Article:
Many landscape studies exist where landscape analysis and landscape perception surveys have been used to identify ways in which people view landscapes. This article takes a different approach and leaves aside landscaping, landscape planning, landscape construction and focuses on one element in the landscape – trees. It also addresses the issue how to change the image of a city by selecting the right tree.
This article is based on experiences and cases in New Zealand. New Zealand is a young country in terms of European immigration with only 160 years of modern history. New Zealand was inhabited by the Maori over 1000 years ago. They voyaged from other pacific islands and brought with them a limited number of plants and generally hunted birds for food and cultivated their special crops.
Europeans brought with them a great range of trees and plants and set about shaping an English landscape, especially in the cities.
Trees are essential elements in the natural or man made landscape. As essential elements they may be native (indigenous) or introduced. Native trees are well adapted for the climate in New Zealand, can be used in a variety of locations and they will grow well. Trees live for a long time – the oldest tree known is approximately 1000 years old. In New Zealand many of the common indigenous trees growing in their native habitat may be 200 – 300 years old. The oldest introduced trees are approximately 160 years old. The choice of the right sort of trees for the future city image is therefore very important.
Looking at a few examples where tree choice has been regarded by the locals and visitors as an important part of the city image we can start to understand a little more about developing an image based on choice of trees.
Marine Parade, Napier. Norfolk Island Pines providing a subtropical image.
- Inner City, Napier. Recent plantings of palm trees providing a subtropical image.
- Oriental Parade, Wellington. Norfolk Island Pines providing a subtropical image.
- Main Streets, Invercargill. Cabbage tree providing the form and texture of a plant that grows in a hot dry area.
- Christchurch. Deciduous trees. Providing an English image.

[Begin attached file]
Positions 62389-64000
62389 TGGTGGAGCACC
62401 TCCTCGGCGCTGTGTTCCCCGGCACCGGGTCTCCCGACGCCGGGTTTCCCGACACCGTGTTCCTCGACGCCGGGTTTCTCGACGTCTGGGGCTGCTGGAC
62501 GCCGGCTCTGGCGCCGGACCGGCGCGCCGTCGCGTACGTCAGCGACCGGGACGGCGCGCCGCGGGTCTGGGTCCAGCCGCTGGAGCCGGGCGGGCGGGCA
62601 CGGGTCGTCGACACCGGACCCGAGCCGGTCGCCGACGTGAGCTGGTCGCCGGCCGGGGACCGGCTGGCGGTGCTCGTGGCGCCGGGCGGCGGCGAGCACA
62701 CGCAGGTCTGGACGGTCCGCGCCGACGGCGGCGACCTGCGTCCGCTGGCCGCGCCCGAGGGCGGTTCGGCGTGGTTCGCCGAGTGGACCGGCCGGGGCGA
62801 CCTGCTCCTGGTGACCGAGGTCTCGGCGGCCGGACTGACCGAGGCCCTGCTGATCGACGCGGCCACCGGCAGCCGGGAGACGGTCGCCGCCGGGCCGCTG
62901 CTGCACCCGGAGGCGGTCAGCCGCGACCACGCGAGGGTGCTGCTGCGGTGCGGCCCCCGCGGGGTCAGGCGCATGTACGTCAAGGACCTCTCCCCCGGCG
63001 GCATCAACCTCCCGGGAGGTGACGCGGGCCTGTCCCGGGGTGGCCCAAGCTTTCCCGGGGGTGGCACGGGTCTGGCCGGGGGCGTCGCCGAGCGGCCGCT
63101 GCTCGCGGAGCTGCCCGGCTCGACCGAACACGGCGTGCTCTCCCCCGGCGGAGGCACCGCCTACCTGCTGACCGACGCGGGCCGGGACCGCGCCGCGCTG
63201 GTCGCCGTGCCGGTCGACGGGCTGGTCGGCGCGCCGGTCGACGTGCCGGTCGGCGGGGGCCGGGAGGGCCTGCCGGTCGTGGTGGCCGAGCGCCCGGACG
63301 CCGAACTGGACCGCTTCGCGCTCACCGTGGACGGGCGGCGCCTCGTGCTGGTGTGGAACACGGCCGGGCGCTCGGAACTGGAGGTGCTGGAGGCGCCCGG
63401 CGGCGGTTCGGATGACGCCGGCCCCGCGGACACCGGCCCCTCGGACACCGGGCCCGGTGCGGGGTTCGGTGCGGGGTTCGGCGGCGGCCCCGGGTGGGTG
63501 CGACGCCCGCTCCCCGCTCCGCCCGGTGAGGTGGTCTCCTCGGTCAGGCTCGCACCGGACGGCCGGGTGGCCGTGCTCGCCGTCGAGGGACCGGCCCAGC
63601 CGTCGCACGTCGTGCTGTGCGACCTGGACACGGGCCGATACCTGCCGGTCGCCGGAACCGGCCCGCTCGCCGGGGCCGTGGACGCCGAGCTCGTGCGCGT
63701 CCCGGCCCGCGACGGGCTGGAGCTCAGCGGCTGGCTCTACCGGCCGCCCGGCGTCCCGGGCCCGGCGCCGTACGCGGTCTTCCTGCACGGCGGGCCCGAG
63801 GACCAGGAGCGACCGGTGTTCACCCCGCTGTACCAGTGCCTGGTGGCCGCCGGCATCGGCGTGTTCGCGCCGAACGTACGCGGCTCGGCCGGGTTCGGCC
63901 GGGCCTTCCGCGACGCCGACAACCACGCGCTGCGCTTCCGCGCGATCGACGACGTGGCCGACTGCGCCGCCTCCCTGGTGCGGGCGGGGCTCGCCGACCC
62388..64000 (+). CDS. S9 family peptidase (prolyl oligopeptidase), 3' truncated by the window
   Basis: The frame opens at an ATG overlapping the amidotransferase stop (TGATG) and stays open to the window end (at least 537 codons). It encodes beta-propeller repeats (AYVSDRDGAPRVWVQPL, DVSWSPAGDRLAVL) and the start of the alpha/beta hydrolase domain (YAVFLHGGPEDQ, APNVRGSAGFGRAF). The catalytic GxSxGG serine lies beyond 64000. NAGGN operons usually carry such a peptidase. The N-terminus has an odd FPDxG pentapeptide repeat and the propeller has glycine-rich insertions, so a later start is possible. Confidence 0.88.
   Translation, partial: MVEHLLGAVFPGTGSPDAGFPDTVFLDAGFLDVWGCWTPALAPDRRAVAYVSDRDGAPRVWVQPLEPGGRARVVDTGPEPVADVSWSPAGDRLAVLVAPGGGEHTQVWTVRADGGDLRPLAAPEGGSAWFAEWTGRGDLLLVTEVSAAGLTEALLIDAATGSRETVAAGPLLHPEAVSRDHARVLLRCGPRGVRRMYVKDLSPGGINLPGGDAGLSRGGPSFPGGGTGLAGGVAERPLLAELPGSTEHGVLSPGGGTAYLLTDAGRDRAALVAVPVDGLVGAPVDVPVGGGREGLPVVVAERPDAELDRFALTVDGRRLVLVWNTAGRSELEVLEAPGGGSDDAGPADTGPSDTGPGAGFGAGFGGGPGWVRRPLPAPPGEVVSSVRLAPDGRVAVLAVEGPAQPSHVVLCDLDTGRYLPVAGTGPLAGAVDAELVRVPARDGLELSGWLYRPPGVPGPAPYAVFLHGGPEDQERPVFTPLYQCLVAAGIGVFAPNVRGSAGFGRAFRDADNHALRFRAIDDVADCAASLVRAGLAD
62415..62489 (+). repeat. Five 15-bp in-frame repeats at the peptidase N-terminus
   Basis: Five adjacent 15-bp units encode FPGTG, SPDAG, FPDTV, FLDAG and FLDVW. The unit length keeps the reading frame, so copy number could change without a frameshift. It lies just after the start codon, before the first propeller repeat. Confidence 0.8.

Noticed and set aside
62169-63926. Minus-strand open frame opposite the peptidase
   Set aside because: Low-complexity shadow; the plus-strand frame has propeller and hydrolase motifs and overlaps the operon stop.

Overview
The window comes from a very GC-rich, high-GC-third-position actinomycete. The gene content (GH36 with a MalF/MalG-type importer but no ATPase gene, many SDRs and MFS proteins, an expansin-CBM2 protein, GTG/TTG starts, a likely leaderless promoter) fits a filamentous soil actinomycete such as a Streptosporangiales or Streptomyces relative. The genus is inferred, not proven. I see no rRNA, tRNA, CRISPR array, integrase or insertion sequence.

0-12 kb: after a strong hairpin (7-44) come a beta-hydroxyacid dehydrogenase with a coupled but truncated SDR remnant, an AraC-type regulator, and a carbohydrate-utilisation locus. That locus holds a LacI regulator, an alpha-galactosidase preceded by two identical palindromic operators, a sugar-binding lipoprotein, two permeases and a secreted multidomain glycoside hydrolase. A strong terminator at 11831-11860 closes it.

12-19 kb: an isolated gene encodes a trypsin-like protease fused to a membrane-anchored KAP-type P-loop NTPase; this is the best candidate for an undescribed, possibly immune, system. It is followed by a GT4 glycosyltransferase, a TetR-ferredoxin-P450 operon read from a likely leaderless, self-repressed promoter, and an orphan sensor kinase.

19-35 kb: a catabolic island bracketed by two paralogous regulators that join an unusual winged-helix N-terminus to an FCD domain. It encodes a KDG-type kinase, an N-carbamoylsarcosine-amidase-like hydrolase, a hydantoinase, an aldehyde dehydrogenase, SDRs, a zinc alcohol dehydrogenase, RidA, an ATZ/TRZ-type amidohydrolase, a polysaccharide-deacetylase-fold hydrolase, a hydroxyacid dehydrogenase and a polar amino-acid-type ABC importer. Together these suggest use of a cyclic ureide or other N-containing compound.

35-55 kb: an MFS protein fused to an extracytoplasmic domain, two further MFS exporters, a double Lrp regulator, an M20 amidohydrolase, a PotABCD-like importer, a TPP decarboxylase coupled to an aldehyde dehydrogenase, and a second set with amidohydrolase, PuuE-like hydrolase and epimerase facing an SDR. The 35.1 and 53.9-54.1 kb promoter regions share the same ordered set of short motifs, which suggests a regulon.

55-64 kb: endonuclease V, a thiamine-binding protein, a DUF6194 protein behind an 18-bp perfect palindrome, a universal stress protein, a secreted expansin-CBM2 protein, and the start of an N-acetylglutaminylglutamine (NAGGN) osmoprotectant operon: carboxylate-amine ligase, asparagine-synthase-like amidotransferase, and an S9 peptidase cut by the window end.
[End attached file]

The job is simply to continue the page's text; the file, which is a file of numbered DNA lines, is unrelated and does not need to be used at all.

What are the images? Seaside promenades under subtropical trees. An English garden city. Subtropical shopping paradise. That’s what the photographs show when visitors, locals and the publicity machine take photographs of these areas to show their friends or use them in various promotions.
Wellington is well known as a wet and windy city yet parts of it conjure up an image quite differently.
Invercargill is an interesting case study where the image, whether by accident or design, has been enhanced by the planting of the indigenous cabbage trees. In reality Invercargill is the coldest city in New Zealand being regularly pounded by southern winds straight off Antarctica.
Napier while being on the coast does not have a sandy sun drenched beach it is stoney and swimming is not recommended at all.
In all cases an image has been built up based on tree selection. Using this basis it is suggested there is merit for local authorities to determine a policy on the choice of trees that are planted that will modify, and over time, change the image of an area. The local council is the coordinating body for city planning and development and can provide a lead in this area. It also controls and manages all the public open space on which it generally plants trees as part of the development and in this situation the council has sole control over this area of land.
As a planning authority it can promote a range of trees as being desirable, reliable growers, that would enhance the image. Private landowners would be able to seek advice about trees. The council or other planning organisations may provide for free specific trees that promote this image.
Well planned and executed this policy could reduce the time frame to change the image. The choice of trees that grow faster, or are bulkier or have distinctive features that create the image is the key to this. For example the Norfolk Island pine is rapid growing providing evergreen foliage with a ‘tropical’ shape. It is known to come from a warm and pleasant climate and is often used to create this subtropical image.
Another example is the use of hardy, fast growing palms that will withstand severe frosts. Palms are normally recognised as growing in warm tropical climates. Even the native Nikau palm is quite hardy.
City parks and gardens vary in age from 150 years to recently developed and have a variety of trees in them. A planned approach to tree planting for image purposes will be successful. Shrub plantings and landscaping tends to have a shelf life of 20 – 25 years yet more planning tends to go into this than the choice trees. Trees with a longer life span often outlive these landscape areas and because they are “good specimens” are often built around when the landscape is renewed. They have become a landscape element that needs to be preserved and enhanced.
There is a need for councils to consider the type of trees that are selected and planted. It is this selection and planting process that can have a major effect on a city – it can effect the “city image”.
Similarly tourism development agencies, NTO’s and RTO’s can identify and enhance their countries or regions by adopting a tree planting and preservation policy that safeguards and improves the image created by trees.
Norfolk Island Pine
This tree has a subtropical look and feel about it and git grows well in mid temperate climates
Alan, This is very interesting. I hadn't thought about the use of specific types of trees to evoke a certain image -- but as soon as you say it, I can see how it would work. Very thought provoking. -Jean
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